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The IRS Thinks It’s on to Something in Its Caterpillar Probe

July 3, 2017, 1:51 PM UTC

The Internal Revenue Service has found what it considers to be the first evidence supporting its suspicions of tax evasion by Caterpillar in the wake of a raid of its headquarters in March, The Wall Street Journal reported Monday.

The WSJ said federal investigators had found that Caterpillar had failed to submit a raft of required paperwork tied to exports in recent years, and unearthed discrepancies between Caterpillar’s regular filings and what it passed to authorities in response to subpoenas prior to the raids.

Caterpillar has rejected any suggestion of avoiding taxes and CEO Jim Umpleby has promised to cooperate with the authorities.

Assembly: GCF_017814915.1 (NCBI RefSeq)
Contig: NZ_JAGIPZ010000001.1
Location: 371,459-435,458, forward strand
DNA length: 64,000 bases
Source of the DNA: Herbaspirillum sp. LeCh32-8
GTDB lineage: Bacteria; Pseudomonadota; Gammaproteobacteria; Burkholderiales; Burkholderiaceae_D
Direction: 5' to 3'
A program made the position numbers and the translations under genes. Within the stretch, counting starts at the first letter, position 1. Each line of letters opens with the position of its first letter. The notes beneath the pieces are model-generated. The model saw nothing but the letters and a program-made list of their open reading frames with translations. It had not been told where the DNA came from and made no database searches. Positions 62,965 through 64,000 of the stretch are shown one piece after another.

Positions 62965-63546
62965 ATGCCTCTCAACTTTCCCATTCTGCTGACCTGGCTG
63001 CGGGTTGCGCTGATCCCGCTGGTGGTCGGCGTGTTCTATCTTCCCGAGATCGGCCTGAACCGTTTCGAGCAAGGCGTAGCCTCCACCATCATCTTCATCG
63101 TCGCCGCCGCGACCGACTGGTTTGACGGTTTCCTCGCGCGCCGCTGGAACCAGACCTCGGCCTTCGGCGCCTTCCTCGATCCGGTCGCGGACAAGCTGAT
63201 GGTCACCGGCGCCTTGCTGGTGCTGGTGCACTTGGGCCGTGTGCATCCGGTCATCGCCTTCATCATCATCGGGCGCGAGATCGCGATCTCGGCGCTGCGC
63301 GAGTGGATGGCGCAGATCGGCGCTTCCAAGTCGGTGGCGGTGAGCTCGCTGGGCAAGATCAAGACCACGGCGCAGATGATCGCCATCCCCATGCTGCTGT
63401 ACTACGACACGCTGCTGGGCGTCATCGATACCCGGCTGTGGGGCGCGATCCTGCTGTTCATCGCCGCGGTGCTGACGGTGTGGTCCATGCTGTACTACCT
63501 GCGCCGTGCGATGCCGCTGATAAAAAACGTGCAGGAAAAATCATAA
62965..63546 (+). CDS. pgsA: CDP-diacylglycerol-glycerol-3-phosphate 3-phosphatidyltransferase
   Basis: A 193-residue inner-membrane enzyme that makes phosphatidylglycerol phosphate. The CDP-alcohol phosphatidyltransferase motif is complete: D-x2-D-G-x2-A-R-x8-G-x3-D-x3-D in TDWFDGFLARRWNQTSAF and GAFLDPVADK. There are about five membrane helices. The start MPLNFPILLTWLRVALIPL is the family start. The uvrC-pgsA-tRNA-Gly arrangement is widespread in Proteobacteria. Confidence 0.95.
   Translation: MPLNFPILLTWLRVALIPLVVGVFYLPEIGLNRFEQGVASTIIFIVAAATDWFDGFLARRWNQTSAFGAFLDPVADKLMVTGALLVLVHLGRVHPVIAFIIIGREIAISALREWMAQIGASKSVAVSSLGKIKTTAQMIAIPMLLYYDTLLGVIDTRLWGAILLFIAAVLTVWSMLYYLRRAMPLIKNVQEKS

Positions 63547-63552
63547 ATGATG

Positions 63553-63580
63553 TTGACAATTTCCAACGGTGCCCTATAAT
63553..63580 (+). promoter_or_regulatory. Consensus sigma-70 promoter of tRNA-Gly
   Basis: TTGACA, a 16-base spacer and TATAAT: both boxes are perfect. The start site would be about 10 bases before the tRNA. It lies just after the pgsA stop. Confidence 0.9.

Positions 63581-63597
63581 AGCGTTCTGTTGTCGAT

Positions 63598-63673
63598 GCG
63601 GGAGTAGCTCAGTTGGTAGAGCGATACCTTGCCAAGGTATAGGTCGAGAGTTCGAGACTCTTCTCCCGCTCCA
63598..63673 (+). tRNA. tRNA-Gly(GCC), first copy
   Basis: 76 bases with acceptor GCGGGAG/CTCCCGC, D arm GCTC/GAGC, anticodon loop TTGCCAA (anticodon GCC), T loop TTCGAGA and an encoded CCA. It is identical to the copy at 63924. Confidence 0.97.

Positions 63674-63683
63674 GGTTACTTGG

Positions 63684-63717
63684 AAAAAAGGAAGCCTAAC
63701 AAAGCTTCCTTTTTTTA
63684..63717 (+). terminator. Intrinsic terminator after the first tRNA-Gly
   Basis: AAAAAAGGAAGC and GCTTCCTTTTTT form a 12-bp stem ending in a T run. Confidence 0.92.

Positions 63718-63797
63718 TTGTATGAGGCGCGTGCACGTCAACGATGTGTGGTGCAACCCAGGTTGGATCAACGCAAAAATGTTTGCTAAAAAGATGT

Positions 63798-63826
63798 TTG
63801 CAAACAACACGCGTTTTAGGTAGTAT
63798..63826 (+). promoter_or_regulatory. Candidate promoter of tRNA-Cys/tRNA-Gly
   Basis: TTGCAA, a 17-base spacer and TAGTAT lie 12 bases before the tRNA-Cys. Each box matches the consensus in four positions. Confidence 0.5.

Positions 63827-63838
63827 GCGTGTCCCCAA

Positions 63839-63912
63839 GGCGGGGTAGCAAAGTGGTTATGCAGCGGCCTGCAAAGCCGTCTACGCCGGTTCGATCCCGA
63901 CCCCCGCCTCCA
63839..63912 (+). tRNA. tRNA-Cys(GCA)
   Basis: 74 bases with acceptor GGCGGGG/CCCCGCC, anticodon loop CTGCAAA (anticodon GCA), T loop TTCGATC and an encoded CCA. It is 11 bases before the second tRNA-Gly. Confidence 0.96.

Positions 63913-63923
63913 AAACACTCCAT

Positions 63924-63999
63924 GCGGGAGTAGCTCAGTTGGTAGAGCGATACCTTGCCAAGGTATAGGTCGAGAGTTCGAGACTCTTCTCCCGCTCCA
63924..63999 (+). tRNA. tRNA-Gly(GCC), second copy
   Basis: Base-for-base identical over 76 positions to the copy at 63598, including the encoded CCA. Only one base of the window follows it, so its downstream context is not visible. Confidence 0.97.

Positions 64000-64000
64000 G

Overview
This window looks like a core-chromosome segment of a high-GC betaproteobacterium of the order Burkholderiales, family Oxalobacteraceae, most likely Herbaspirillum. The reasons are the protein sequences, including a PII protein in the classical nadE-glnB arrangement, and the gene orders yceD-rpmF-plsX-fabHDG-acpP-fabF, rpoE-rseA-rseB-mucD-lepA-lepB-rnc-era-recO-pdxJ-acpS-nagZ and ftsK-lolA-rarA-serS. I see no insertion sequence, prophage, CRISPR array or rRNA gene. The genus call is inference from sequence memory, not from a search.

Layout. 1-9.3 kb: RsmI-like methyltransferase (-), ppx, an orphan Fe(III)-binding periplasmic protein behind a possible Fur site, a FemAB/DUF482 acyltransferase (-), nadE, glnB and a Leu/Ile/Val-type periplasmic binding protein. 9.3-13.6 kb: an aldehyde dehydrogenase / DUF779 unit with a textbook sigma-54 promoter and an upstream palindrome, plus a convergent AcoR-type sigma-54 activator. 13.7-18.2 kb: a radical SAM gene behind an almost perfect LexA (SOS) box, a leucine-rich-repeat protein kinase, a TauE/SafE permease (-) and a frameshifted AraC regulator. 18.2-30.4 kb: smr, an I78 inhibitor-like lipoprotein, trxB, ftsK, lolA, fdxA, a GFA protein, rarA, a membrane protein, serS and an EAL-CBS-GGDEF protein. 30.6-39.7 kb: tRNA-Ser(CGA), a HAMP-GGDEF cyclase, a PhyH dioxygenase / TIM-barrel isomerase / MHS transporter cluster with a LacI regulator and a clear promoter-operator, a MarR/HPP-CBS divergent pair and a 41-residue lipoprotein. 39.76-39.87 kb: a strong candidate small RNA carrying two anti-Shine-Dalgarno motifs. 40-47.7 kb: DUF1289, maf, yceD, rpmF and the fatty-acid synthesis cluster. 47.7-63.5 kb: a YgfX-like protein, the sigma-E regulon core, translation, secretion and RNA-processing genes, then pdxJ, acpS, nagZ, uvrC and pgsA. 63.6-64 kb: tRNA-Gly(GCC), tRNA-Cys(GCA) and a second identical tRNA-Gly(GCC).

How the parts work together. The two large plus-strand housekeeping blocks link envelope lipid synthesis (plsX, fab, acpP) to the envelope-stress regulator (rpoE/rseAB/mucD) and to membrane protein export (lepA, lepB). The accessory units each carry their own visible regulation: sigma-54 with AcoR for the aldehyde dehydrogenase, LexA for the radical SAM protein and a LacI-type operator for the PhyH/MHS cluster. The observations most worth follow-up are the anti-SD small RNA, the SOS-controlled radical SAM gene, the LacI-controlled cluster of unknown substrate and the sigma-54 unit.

The IRS, which is investigating the Peoria, Ill.-based maker of earth-moving equipment, suspects it of trying to depress its tax liability in the U.S. by as much as $2 billion, by assigning the profit from sales of replacement parts to customers worldwide to the books of a subsidiary in Switzerland. The issue was first mooted in 2014, but the Securities and Exchanges Commission closed an inquiry into it in 2015 without any enforcement actions.

According to the WSJ, government inspectors, as part of their investigation, have commissioned a report by a professor at Dartmouth’s Tuck School of Business which came to the conclusion that the company had indeed committed tax and accounting fraud. That report isn’t public and Caterpillar hasn’t commented on it, but the WSJ said it disagreed with the professor’s assumption and conclusions.